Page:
Published on April 14, 2016

Many congratulations to Dr. Gert Everaert of GhEnToxLab who is awarded the prize for the SETAC Europe Best Paper in the category of Chemical Analysis and Environmental Monitoring for his paper: "Multidecadal Field Data Support Intimate Links between Phytoplankton Dynamics and PCB Concentrations in Marine Sediments and Biota”. In this publication, Gert and his co-authors performed meta-analyses on existing monitoring data and found evidence that the biological pump plays a key role in the partitioning of PCBs between different marine compartments in the North Sea. One of the main strengths of the research is the uniquely large spatiotemporal scale on which the conclusions are based. The award ceremony will be held at the opening ceremony of the SETAC Europe Conference in Nantes on May 22nd 2016.

Published on April 5, 2016

The Society of Environmental Toxicology and Chemistry (SETAC) and the UK Environmental Omics Synthesis Centre (iEOS) are organizing a joint focused topic meeting on environmental and (eco)toxicological omics and epigenetics. The conference will take place in Ghent, 12-15 September, 2016 and GhEnToxLab members Prof. Dr. Eng. Karel De Schamphelaere and Dr. Eng. Jana Asselman are members of the organizing committee. The application of ‘omics' in environmental and (eco)toxicological science is a fast moving area of research, with new understanding of the epigenome bringing an important new perspective to understanding of species response to environmental perturbations. The symposium will consist of platform and poster presentations from selected abstracts as well as opening lectures from world-renowned invited speakers. Abstracts for platform and poster presentations can be submitted (link) until 15 June 2016.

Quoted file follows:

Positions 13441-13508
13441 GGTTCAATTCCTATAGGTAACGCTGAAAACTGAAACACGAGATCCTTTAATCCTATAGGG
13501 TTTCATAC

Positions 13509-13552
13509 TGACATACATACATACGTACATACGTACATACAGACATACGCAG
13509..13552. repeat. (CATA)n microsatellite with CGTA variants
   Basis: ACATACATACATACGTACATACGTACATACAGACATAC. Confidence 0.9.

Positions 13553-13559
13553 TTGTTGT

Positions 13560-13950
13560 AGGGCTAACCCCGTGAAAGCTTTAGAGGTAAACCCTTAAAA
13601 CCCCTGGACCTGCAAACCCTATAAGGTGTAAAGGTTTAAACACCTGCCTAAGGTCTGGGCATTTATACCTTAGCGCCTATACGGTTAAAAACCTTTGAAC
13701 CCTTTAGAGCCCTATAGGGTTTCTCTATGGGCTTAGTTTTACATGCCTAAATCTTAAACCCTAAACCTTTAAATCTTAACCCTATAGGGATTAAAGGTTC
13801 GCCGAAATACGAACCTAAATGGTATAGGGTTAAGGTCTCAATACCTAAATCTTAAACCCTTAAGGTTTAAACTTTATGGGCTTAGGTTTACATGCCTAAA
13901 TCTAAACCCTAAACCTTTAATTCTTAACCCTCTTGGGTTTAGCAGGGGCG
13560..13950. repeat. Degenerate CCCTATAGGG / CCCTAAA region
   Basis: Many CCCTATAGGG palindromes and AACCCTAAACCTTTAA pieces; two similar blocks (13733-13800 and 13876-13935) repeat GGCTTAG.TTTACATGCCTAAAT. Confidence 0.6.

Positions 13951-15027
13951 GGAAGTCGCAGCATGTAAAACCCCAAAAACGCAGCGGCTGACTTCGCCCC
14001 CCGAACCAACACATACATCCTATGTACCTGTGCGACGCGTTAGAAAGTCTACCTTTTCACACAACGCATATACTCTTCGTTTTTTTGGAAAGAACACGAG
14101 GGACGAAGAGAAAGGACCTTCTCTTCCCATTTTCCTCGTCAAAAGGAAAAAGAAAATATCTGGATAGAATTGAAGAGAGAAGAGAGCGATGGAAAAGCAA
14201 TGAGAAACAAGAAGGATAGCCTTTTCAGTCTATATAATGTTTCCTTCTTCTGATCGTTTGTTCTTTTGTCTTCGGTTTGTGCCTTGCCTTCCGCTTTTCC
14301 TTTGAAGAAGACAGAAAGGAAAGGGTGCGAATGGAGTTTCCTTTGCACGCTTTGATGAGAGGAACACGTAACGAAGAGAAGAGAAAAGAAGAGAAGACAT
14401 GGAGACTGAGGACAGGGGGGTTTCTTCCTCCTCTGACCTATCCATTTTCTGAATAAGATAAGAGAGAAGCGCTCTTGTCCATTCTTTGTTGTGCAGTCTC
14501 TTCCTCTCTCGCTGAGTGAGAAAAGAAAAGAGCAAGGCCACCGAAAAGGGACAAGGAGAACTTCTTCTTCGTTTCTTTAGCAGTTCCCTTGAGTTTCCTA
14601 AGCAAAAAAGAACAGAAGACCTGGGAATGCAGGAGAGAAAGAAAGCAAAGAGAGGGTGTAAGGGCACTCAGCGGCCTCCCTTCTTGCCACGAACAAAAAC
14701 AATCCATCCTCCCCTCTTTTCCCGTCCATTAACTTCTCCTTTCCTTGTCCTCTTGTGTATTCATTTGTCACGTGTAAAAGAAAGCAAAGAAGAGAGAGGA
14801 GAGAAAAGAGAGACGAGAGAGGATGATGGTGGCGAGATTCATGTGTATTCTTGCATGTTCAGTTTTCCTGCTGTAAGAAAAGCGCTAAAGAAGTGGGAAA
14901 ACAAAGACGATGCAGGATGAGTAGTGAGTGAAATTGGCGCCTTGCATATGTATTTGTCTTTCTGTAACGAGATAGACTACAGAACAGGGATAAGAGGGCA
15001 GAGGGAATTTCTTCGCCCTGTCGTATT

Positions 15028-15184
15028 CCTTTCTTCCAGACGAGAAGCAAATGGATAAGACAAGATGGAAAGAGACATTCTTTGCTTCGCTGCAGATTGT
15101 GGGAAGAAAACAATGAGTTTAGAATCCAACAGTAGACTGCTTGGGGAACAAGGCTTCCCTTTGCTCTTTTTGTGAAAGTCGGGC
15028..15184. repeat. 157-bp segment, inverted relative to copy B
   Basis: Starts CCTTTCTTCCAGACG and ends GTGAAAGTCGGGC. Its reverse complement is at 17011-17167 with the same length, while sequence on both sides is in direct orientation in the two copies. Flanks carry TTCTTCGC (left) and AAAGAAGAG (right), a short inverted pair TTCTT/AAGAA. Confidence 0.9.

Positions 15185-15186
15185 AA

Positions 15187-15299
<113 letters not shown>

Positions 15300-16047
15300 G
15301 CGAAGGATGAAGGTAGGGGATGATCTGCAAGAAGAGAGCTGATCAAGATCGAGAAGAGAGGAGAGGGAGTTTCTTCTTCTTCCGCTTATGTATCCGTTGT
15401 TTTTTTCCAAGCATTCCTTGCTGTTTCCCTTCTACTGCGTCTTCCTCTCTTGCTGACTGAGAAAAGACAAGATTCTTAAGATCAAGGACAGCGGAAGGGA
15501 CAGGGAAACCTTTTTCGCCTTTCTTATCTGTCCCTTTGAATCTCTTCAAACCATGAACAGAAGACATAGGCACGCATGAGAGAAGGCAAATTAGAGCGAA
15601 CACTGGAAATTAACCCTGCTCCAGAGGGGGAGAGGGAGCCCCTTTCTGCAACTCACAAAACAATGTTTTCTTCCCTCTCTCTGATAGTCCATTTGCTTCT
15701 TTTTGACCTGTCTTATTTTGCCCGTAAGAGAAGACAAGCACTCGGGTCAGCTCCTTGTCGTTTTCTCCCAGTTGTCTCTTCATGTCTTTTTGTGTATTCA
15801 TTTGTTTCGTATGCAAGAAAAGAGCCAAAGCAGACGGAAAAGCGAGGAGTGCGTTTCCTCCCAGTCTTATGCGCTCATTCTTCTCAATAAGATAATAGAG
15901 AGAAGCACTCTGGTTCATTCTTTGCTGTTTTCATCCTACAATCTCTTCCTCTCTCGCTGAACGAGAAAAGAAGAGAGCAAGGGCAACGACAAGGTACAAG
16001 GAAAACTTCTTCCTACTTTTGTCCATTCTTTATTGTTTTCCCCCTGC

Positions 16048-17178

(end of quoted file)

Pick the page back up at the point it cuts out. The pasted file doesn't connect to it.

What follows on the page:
Published on March 15, 2016

Harmful algal blooms, produced by cyanobacteria, not only impact water quality, but they also have the potential to produce toxins that can harm humans, pets and wildlife. The blooms are caused by a combination of factors, one major factor being warmer temperatures. 2015 was the warmest year on record. Before that it was 2014. The long-term trend of rising temperatures is likely to further promote the global expansion of cyanobacteria. As copper is commonly used as an algaecide to eradicate cyanobacterial blooms, we investigated the combined effects of copper and the toxic cyanobacterium Microcystis aeruginosa and how these were affected by temperature and food concentration. Our study shows that the interactive effects between copper and harmful algae blooms are not overly dependent on temperature and food concentration. Nevertheless the present study warns against the use of copper-based algaecides and suggests that environmental risk assessment of copper should consider specific situations where harmful M. aeruginosa blooms can co-occur.

Published on February 18, 2016

Mostly, metal contamination comes as a mixture of different metals. These multi-component mixtures can produce significant mixture effects. In this study, metal mixture toxicity on barley root elongation was investigated. Mixture effects of four metals (Cu, Cd, Ni and Zn) were investigated when each metal was present in the mixture at a low effect concentration, i.e. individually only causing a small effect. Two commonly used ‘reference’ models (concentration addition and independent action) were used to test if it is possible to predict toxicity in these mixtures. In this study, it was shown that the toxicity of a mixture of metals was almost always larger than the effect of the most toxic metal in that mixture. In addition, it was found that a mixture of four metals, each causing individually < 10% effect, produced mixture effects up to 50%. This highlights the need to incorporate mixture toxicity in risk-assessment frameworks.